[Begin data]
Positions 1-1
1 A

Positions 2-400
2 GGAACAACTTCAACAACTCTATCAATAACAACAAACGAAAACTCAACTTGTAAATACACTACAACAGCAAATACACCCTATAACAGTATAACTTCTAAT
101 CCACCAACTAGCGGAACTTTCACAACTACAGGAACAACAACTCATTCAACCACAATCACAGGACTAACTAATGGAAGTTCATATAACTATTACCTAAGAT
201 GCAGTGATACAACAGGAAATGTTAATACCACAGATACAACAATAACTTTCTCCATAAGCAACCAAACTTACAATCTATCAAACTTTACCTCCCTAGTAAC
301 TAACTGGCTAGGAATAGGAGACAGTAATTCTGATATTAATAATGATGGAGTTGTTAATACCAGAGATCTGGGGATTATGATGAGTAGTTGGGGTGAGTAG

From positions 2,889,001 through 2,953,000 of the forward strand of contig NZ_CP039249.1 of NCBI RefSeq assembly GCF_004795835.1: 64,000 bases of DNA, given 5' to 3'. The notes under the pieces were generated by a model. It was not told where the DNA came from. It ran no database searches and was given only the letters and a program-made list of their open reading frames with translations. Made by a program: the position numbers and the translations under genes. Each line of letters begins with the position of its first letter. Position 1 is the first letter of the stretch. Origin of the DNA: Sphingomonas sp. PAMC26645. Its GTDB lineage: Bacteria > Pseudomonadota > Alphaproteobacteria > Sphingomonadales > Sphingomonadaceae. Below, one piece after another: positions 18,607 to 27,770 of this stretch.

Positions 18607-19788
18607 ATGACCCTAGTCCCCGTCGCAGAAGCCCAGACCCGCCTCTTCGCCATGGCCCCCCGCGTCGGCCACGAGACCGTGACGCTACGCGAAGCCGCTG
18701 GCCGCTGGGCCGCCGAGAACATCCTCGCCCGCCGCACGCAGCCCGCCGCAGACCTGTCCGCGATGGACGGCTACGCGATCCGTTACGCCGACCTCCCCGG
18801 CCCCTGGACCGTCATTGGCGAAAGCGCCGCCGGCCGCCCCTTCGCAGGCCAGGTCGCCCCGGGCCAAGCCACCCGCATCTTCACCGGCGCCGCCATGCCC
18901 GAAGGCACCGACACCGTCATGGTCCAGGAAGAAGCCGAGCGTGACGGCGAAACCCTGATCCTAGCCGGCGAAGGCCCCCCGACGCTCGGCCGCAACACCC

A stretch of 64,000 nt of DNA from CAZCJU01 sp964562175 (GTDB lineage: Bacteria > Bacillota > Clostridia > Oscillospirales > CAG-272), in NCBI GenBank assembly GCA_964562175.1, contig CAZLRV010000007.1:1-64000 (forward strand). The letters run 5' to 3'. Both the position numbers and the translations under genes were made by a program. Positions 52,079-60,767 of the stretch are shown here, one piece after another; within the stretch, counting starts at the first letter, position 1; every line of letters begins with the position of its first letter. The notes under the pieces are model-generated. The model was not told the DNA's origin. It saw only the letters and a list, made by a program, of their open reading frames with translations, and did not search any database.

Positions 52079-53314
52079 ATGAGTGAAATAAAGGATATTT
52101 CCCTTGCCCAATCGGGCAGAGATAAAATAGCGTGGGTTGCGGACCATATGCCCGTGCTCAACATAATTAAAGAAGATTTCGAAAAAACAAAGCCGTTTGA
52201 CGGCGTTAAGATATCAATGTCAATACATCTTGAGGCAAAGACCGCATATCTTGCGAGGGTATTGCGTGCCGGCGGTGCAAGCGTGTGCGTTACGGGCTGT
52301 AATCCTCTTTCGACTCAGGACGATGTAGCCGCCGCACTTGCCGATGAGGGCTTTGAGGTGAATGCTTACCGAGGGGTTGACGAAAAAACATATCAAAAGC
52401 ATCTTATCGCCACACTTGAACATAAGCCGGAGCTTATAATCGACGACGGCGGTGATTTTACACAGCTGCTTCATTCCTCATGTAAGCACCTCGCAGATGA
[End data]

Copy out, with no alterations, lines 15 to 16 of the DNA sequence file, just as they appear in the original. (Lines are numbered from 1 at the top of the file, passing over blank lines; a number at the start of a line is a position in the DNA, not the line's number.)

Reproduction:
Positions 52079-53314
52079 ATGAGTGAAATAAAGGATATTT